We walked for several kilometers through the terrain but saw nothing, and with the sun starting to go down we headed back to the farm track and decided to stalk up on a area where fox had been seen previously. About 250 meters away from the area we began our stalk making sure we were extra quiet, on approaching the first field we used the cover of a hedge row to see if anything was about in the freshly cut and bailed field, first field revealed nothing, so we slowly crept along to the the next field. I skanned the field with my binoculars but saw nothing and we were just about to move on when I second glanced the field and from nowhere a fox was making its way straight towards us at about 150 meters, I nudged my brother and he immediately got into a shooting position using the fence post as a firm rest. The fox was still making it's way towards us and was completely oblivious of us, as it got closer it became apparent that the fox was carrying something in it's mouth, up with the binoculars again and I identified it had a pheasant in it's mouth, exactly the reason why they need to be controlled in this area as there are pheasant pens and gameshoots which take place. When the fox got to about 50 meters I squeeked and it stopped quatering towards us, my brother released the shot and the fox dropped on the spot, we made the rifle safe and headed over to the fox, my brother had shot it right through the middle of the shoulder with the bullet exiting through the ribs on the opposite side, a great shot and the bullet a Sako GameHead 90 grain performed perfectly - works great on roe deer and fox!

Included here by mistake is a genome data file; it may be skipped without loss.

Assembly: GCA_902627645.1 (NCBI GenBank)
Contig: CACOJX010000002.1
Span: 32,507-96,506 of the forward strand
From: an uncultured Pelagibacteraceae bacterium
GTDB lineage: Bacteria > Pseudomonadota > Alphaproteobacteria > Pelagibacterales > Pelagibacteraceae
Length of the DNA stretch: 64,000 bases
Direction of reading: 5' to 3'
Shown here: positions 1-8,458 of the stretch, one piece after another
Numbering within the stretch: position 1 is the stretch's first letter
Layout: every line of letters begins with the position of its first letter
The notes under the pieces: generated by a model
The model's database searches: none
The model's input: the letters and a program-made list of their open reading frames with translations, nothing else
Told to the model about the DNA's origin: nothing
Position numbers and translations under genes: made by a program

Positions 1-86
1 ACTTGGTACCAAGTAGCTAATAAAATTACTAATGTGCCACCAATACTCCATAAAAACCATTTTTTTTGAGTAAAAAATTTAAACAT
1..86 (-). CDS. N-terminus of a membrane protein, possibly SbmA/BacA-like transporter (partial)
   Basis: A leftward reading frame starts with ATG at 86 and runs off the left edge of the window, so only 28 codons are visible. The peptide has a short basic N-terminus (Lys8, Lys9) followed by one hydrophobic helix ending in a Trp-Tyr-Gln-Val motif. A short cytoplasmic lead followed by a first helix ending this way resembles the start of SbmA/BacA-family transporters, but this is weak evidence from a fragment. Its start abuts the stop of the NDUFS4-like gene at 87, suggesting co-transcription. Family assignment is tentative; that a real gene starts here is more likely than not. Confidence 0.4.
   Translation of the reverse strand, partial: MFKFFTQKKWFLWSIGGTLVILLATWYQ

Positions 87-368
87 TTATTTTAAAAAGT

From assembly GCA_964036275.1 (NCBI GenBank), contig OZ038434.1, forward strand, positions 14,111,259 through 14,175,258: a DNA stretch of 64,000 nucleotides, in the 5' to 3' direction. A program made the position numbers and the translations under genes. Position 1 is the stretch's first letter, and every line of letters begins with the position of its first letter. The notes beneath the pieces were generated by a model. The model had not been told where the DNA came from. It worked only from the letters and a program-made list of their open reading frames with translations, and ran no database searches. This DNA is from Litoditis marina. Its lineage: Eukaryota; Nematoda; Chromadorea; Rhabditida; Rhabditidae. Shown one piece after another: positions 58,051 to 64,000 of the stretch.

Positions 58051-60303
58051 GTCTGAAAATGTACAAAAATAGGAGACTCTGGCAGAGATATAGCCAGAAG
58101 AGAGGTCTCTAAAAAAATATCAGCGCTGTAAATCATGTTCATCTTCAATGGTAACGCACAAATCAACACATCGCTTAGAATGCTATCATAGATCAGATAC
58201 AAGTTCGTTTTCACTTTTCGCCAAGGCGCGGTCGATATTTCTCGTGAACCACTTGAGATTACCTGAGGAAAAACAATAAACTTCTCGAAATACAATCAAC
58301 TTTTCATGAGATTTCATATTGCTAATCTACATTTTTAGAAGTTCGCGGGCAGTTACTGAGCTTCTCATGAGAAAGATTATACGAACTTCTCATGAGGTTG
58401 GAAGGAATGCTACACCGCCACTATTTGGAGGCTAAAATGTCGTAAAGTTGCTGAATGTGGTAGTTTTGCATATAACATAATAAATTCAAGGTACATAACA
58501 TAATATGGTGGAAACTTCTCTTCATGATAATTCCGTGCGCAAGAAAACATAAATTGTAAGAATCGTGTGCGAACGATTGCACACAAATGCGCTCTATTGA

Here is a pic of the fox as we found it





A picture of the happy hunter!























Well done James, a great shot and a great start with the new rifle, looking forward to you coming over in October for the moose hunt!

Thursday, 30 June 2011

Roe Buck stalking in North Yorkshire, UK